In a world where many independently owned and operated bookstores are closing their doors, Let's Play Books! in Emmaus aims to buck the trend.
The shop, which sells approximately 1,000 youth-oriented books (about 850 separate titles), opened Dec. 5 at 379 Main St., at the former Cottage gift store space on Emmaus' triangle. It features a cozy atmosphere, complete with repurposed furniture, a fireplace and two caged mice, Despereaux and Princess Pea.
"People have to understand that if they want a small-town, local bookstore in their community, they have to support it," owner Kirsten Hess said. "I'm hoping they will. I think they will."
Hess views her store's focus on "selling children's books in an intimate setting" to be a distinct advantage over national chains that are often "overwhelming and impersonal." She also labels the business' wide spectrum of children's literacy programs as a unique component.
By the time of Let's Play Books!' grand opening on Feb. 1, Hess hopes to have established a regular lineup of author readings, book clubs, illustrator sessions, letter-writing workshops and reader theatres (where children act out roles).
"The goal is to showcase reading as a fun activity, rather than a chore," Hess said. "There are no rules here and definitely no 'shooshing.' Kids can be loud and goofy because I'm loud and goofy."
Hess, who moved from Connecticut to Lower Macungie Township in August, is a former marketing and events director for Connecticut-based bookseller R.J. Julia. She traces her desire to open a children's bookstore back to her 9-year-old daughter Madeleine's life-threatening food allergies.
"I wanted to know everything about it, so I read lots of books and shared what I learned with family, friends — anyone who would listen," she said. "People don't understand what they don't know. And books can open up entire worlds we never knew existed, whether it's a new challenge, location, culture, group of people — anything. If we get kids reading when they're young, they're more likely to be tolerant of all those different types of people around them."
Hess, who intends to donate 25 percent of proceeds to a yet-to-be-determined children's literacy organization, also plans to introduce a local author consignment program where area authors are given a platform to sell their self-published literature. She hopes to add at least 500 additional books to the store's inventory, but is waiting until she gets to know the community's wants first.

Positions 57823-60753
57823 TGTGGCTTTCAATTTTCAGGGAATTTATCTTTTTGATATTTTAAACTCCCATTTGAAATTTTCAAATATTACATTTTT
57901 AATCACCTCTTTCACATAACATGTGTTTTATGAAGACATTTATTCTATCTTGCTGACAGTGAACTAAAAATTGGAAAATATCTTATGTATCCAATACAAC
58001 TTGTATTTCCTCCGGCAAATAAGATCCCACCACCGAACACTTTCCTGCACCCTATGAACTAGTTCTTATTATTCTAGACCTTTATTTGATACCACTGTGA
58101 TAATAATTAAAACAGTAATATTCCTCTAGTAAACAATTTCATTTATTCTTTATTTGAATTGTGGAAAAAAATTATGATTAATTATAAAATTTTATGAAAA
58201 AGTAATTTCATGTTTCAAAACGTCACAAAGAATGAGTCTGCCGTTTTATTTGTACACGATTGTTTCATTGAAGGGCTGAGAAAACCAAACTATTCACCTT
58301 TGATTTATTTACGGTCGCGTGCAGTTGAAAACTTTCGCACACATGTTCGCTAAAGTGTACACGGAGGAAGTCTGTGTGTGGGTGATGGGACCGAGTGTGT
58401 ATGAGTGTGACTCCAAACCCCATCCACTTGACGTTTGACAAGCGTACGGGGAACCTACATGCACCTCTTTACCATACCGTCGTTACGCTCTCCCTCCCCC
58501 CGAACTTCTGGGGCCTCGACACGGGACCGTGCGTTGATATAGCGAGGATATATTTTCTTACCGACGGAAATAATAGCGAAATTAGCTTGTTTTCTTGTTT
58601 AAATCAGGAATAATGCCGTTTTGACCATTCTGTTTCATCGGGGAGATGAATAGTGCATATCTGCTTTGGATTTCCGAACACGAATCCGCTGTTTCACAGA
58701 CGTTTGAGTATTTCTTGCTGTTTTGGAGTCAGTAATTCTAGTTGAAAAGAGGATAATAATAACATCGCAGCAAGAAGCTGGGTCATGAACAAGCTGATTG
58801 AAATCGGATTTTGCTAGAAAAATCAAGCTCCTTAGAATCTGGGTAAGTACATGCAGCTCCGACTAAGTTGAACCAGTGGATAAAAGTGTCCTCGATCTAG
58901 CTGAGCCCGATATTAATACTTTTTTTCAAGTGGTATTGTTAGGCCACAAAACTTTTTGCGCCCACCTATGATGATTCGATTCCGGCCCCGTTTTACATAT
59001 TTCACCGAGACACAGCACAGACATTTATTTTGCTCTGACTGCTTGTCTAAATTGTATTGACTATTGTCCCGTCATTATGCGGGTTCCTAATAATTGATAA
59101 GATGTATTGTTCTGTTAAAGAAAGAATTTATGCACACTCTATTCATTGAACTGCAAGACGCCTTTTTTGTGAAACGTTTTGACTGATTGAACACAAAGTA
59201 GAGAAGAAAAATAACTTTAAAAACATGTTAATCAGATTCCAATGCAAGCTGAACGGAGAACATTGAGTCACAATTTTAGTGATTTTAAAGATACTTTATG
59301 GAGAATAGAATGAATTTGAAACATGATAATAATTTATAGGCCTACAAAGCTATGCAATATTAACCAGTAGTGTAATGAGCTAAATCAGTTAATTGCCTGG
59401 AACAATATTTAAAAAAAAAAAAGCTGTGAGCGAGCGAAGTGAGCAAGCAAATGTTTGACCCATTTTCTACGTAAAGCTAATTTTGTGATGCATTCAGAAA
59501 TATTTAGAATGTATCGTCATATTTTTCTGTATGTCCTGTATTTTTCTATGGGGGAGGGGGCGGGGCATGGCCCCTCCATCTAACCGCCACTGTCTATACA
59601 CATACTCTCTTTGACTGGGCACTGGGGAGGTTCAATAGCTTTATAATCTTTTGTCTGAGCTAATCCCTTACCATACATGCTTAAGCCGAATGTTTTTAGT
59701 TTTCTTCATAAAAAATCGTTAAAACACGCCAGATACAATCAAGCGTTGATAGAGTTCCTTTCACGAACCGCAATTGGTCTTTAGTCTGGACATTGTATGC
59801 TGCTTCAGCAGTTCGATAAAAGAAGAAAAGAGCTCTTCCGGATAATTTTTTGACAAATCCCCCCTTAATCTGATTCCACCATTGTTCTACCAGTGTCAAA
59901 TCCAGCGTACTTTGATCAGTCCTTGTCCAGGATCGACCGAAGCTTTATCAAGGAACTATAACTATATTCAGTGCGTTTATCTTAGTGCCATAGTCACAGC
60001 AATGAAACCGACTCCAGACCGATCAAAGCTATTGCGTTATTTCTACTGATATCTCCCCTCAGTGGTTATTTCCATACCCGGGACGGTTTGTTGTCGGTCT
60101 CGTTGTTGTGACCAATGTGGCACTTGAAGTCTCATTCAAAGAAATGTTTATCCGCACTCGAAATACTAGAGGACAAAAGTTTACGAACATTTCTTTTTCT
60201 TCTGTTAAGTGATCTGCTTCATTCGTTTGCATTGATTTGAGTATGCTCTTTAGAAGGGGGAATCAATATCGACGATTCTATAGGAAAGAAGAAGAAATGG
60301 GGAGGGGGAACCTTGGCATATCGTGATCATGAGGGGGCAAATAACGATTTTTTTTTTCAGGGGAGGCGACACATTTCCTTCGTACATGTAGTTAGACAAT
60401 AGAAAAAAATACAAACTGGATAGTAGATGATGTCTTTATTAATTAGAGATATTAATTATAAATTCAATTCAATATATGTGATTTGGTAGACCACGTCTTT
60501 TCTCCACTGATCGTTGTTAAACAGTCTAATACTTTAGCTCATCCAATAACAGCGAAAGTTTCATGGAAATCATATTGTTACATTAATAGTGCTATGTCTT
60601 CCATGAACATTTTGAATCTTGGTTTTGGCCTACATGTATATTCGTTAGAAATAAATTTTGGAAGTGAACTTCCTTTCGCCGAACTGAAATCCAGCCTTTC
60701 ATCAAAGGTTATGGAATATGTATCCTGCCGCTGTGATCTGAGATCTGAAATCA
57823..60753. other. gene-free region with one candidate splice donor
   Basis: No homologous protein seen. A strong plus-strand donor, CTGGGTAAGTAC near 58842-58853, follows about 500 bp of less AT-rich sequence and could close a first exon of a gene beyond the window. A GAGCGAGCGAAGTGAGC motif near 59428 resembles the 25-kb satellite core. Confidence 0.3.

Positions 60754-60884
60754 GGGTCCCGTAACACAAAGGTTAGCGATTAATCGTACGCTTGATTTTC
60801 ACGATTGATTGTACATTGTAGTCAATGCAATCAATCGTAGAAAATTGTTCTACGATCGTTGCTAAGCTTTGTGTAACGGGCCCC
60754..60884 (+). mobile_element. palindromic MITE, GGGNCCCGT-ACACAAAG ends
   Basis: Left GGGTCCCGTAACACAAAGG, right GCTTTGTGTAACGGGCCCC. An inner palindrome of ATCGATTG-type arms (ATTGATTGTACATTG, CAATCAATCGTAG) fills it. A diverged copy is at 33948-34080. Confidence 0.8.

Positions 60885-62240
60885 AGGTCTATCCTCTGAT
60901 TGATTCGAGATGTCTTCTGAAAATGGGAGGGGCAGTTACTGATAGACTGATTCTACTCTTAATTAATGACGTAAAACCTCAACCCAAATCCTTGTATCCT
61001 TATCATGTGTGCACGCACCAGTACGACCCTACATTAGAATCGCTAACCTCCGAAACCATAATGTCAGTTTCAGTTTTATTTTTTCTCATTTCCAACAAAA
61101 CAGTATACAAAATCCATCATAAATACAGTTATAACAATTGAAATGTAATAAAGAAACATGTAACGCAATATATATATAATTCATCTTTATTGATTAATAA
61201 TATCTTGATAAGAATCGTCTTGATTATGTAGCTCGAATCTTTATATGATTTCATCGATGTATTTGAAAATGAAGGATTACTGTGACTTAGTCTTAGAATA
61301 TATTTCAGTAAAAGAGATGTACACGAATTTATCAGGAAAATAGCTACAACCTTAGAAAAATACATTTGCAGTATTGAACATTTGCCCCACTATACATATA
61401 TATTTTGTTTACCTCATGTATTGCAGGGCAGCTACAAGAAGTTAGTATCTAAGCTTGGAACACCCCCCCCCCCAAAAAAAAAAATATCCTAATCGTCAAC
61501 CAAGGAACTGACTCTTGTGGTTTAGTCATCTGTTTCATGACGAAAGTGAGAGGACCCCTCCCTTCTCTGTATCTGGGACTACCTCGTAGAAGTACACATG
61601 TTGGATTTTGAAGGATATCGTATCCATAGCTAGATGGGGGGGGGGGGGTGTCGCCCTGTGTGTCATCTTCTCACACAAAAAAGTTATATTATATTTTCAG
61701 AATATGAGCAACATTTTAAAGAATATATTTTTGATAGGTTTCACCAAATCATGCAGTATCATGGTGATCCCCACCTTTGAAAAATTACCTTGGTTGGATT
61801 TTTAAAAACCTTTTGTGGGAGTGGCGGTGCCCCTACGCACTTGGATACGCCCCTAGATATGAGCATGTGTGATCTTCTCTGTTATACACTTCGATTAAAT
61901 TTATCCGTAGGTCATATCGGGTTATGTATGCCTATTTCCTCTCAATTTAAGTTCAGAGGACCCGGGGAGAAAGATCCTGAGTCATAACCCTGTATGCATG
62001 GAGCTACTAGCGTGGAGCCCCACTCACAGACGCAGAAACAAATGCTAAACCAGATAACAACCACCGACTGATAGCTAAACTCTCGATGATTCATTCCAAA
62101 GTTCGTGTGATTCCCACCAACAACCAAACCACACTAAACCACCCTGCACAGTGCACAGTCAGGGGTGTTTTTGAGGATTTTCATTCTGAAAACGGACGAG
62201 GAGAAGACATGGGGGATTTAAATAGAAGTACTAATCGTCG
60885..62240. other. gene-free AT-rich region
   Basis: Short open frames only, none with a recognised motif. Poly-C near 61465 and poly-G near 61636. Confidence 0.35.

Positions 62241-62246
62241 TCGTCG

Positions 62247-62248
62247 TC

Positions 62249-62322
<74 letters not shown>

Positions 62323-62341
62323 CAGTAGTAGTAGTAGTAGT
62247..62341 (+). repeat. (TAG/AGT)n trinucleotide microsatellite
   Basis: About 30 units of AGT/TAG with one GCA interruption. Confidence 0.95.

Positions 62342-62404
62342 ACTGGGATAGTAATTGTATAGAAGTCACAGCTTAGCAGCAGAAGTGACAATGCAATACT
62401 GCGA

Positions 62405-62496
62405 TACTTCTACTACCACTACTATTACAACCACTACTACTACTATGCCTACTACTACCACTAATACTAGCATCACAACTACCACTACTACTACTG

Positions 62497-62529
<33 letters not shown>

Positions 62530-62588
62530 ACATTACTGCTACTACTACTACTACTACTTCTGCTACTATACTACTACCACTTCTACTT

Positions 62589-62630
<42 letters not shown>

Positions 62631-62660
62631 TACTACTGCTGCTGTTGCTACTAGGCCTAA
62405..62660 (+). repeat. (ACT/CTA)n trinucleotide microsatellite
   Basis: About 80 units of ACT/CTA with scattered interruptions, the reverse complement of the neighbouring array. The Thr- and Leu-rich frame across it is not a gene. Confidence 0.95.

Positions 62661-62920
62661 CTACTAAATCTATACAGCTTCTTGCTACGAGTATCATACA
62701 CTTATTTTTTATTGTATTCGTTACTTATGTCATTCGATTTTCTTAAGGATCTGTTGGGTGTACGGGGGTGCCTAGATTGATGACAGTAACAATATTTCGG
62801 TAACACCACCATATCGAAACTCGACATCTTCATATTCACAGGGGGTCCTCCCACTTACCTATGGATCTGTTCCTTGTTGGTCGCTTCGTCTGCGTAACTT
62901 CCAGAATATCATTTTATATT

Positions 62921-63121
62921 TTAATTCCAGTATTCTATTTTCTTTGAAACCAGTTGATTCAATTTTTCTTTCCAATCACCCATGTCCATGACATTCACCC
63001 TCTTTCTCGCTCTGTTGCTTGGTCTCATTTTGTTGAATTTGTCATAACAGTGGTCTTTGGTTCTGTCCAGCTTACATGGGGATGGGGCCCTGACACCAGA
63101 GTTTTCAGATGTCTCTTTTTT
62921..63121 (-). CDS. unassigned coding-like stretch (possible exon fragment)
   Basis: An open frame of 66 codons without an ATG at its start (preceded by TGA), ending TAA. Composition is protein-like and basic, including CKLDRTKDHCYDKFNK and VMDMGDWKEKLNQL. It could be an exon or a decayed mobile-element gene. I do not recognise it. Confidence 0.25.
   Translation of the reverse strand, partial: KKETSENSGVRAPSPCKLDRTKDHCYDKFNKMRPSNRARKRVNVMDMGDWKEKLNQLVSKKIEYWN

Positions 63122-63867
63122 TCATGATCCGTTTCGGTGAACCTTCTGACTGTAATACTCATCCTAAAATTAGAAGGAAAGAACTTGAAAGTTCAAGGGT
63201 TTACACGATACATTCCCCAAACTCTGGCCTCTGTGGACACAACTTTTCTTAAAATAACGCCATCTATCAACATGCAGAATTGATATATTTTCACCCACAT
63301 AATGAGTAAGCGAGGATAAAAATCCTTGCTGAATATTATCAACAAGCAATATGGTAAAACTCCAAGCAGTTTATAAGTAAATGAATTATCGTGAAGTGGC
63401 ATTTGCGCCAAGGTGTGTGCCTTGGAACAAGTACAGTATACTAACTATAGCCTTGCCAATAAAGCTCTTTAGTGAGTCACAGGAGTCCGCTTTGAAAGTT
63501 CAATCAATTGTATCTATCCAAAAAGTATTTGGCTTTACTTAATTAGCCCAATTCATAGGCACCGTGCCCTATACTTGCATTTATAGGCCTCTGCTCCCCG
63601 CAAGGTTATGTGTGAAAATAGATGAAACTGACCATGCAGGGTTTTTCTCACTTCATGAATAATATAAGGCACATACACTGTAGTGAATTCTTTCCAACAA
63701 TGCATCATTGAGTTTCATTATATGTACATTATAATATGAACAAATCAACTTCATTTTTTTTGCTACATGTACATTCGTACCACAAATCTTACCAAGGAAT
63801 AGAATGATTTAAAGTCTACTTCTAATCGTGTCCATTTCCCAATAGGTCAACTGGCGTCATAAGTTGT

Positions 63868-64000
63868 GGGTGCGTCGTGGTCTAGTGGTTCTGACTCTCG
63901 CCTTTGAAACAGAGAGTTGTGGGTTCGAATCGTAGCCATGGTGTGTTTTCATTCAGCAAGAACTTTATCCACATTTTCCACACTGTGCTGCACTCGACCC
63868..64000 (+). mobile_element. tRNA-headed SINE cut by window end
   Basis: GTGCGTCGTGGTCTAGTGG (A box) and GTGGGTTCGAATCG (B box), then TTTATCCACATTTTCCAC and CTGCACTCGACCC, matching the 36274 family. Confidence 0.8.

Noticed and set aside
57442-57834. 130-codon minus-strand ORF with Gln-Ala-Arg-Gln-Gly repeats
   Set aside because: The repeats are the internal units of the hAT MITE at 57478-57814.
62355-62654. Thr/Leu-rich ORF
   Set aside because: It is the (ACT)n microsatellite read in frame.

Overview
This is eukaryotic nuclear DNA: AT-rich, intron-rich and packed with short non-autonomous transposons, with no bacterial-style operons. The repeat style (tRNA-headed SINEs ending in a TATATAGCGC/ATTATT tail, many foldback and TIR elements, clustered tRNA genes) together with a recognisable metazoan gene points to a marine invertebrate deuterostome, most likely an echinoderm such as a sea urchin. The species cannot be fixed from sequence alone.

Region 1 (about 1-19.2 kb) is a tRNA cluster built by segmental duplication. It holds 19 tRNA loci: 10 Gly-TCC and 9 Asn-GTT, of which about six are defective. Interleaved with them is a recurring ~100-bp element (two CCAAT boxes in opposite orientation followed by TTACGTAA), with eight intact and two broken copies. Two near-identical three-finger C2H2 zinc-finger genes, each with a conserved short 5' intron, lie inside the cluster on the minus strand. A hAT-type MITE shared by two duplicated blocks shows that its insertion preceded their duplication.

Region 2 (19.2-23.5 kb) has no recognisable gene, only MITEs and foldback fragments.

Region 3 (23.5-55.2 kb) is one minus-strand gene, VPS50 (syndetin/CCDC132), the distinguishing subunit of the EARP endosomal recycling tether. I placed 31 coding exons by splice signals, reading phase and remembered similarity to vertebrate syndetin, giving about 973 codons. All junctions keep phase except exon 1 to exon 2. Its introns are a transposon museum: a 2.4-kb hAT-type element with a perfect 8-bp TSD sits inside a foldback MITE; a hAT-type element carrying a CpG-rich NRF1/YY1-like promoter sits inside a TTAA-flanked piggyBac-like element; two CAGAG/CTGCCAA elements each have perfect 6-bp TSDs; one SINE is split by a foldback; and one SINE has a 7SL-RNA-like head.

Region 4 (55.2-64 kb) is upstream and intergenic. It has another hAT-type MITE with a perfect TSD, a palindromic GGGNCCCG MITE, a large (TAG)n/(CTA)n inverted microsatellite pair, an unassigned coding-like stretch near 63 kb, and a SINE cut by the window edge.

One satisfied customer, Lyn Frontino of Emmaus, can't wait to see what the shop's future holds.
"The borough definitely needed this," she said while returning a book that her 9-year-old grandson, Dominic Ortiz of Coplay, had already read. "It's quaint, orderly and meticulously clean. There's also the programming and one-on-one attention that you rarely find at bigger bookstores. Any child would go crazy in here."
Let's Play Books!, which also sells "food allergy-friendly" snacks, is open Wednesday through Sunday. Info: 610-928-8600 or letsplaybooks.com.
Just a few doors down from Let's Play Books!, South Mountain Cycle & Cafe is planning to move from its current location at 303 Main St. (below Armetta's Italian Restaurant and Pub) to 337 Chestnut St. (former Quaker Maid Kitchen and Bath space) by the beginning of March.
The full-service bike shop and coffee bar, which opened in 2004, has outgrown its space, said sales and service manager Mark Taylor of Emmaus. Its new location will feature expanded merchandise and dining space.
Owned and operated by husband and wife Chad and Heather Balliet of Emmaus, the business repairs all bicycle makes and models and sells everything from children's bikes to top-of-the-line racing bikes. Major brands include Cannondale, Giant and Jamis.
Cafe offerings include organic coffee, cappuccino, espressos, hot chocolate, lattes, smoothies, tea and baked goods. Info: 610-967-4490 or South Mountain Cycle & Cafe on Facebook.
There is definitely no shortage of business activity in Emmaus as two other businesses also have taken root in the borough.
First, Sweet Valley Cupcakes opened Nov. 30 at 412 Chestnut St., the former space of Blind Willow Book Shop.
Husband and wife owners Ryan and Michelle Chew of Macungie sell "made fresh daily" cupcakes, including unique flavors such as lavender earl grey, salted caramel and Snickerdoodle, as well as cookies, custom cakes, homemade Pop-Tarts and Bucks County Coffee Co. coffee. They plan to bring in dining furniture and offer free Wi-Fi in the coming weeks.
Customers are advised to check the business' Facebook page before stopping by as hours vary Tuesday through Saturday. Info: 610-421-8600 or sweetvalleycupcakes.com.